For a long time the armed conflict is distant and the villagers hear only rumours. Army helicopters from the mainland fly over but otherwise life is undisturbed. Eventually soldiers arrive looking for rebels. They force people to record their names then get angry when they believe someone called Pip is missing from the list. Mr Watts tries to explain the mix-up but soldiers are never very bright and take out their frustrations by killing chickens and smashing and burning property. They warn they will be back to look for Pip. On the second visit the confusion persists and is exacerbated by Mr Watts, so the soldiers burn down the houses in the village, save for the home of Tom and Grace Watts.

Later it is the turn of the rebels to visit. They are undisciplined and suspicious, especially of Mr Watts, but he strikes a bargain with them: he will tell them his story over seven nights if they then leave. It is reminiscent of the Thousand and One Nights and works as effectively. The rebels and villagers alike are spellbound by his story. Mr Watts traces his early life, his meeting Grace, the tragedy of their losing a daughter and their decision to come and live on Bougainville. It’s a nicely crafted tale – but is a word of it true?

The rebels melt away one night and the army quickly arrives on the scene. What ensues brings the story to a crisis and the actions of Mr Watts, Matilda and Matilda’s mother, each of them concealing the truth, have disastrous consequences.

The latter part of the novel traces Matilda in later life. As a university student she visits Mr Watts’s first wife June in suburban Wellington, New Zealand. Grace was a neighbour of Tom and June, and Matilda wonders how Grace could have survived in such a bleak and soul-destroying place. (I found this a little unfair – it is not just the suburbs of Wellington that are like this.) June says Tom was weak, a fantasist and too fond of making up stories, but Matilda sees some important links to the Mr Watts of her childhood.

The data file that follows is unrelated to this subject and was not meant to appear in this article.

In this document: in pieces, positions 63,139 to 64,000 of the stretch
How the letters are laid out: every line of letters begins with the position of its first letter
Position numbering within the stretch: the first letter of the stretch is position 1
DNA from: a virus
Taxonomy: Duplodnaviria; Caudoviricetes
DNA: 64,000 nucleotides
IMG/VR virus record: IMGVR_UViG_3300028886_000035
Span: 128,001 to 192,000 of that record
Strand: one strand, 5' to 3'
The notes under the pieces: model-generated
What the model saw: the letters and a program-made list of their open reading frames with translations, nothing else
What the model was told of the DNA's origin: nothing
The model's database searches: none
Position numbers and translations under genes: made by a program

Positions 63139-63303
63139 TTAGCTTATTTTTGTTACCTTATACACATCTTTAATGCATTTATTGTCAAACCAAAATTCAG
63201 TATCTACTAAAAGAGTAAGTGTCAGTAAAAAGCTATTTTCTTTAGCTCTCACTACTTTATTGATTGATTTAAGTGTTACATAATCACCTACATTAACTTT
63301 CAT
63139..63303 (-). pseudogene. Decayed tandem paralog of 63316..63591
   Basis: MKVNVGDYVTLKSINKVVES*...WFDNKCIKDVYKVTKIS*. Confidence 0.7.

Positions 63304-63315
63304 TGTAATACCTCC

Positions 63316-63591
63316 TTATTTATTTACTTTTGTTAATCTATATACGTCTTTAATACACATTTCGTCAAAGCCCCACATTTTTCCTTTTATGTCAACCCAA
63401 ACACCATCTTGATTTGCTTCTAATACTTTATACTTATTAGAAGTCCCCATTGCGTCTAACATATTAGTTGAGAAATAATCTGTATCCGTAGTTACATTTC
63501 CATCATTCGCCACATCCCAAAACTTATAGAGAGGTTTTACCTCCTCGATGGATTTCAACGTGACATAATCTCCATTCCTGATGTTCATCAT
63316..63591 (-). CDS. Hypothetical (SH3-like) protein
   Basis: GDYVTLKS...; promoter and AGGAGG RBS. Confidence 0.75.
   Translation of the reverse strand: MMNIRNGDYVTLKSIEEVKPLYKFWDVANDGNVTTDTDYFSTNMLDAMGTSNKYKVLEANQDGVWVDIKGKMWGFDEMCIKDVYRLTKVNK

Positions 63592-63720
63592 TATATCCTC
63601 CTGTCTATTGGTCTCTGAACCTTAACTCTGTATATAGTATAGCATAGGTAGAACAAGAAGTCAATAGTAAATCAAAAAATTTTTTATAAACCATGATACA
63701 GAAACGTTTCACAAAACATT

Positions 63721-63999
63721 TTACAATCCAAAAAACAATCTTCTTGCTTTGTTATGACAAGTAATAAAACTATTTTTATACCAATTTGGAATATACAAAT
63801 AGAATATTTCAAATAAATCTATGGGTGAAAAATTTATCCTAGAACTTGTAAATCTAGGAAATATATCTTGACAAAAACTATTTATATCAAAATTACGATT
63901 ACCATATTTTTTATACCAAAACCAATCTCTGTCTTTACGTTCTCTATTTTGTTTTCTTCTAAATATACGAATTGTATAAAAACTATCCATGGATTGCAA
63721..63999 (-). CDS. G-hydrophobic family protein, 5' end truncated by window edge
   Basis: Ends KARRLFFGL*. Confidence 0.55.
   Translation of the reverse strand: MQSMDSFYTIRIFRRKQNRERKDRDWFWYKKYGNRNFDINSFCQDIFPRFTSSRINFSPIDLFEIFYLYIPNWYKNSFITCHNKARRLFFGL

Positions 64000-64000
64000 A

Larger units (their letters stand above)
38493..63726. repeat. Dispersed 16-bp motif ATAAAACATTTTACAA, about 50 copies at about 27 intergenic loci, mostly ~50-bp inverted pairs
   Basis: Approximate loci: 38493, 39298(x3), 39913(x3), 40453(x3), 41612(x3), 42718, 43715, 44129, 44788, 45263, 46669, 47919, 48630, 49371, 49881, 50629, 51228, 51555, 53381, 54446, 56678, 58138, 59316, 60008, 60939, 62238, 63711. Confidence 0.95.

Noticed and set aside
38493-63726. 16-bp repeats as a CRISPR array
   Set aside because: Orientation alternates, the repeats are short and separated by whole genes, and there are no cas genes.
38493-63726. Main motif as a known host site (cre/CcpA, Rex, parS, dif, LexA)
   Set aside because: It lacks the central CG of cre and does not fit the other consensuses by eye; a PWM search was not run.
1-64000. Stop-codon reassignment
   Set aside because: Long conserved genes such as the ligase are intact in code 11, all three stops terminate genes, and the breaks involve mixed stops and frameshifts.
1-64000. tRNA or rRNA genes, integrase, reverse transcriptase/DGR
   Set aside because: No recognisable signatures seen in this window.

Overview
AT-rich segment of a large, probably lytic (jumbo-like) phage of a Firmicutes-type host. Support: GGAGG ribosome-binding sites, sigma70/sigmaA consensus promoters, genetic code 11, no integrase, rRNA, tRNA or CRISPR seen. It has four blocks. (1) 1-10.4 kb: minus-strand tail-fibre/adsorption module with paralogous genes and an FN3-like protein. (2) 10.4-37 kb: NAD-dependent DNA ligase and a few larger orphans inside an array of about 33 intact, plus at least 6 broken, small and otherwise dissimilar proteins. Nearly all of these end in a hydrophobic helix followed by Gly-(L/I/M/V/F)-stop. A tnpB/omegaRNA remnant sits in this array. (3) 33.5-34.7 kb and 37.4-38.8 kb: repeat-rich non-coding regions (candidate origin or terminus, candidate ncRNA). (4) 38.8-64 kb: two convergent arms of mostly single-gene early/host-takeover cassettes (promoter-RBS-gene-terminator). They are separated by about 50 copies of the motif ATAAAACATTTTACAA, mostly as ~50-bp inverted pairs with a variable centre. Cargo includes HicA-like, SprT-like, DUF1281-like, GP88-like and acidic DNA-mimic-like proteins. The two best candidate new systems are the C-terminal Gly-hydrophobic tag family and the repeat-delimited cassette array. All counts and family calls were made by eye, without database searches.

As the novel closes Matilda is in England, chasing traces of Dickens in London and Kent. The exercise exhausts and deflates her. She realises that in many ways Mr Watts was her Dickens and that his interpretation of Pip’s story was perhaps more cogent than the yarn spun by the famous author.

Despite the close quarters of the action and the dramatic circumstances on Bougainville, I found much of the description in this novel to be understated and occasionally flat. The action in the last part of the book is only covered in a summary fashion – far less satisfying and less convincing than the slow unfolding of events earlier on.

Mr Watts is a feeble character, well-meaning and kind, but naïve and spineless. Naivety is dangerous, and others suffer needlessly because of Mr Watts’s weaknesses. Yet he enriches Matilda’s life. Perhaps Jones is telling us that irrespective of a person’s character and actions, if we remain observant and curious we can learn something from everyone: life is full of lessons if we have a mind to learn.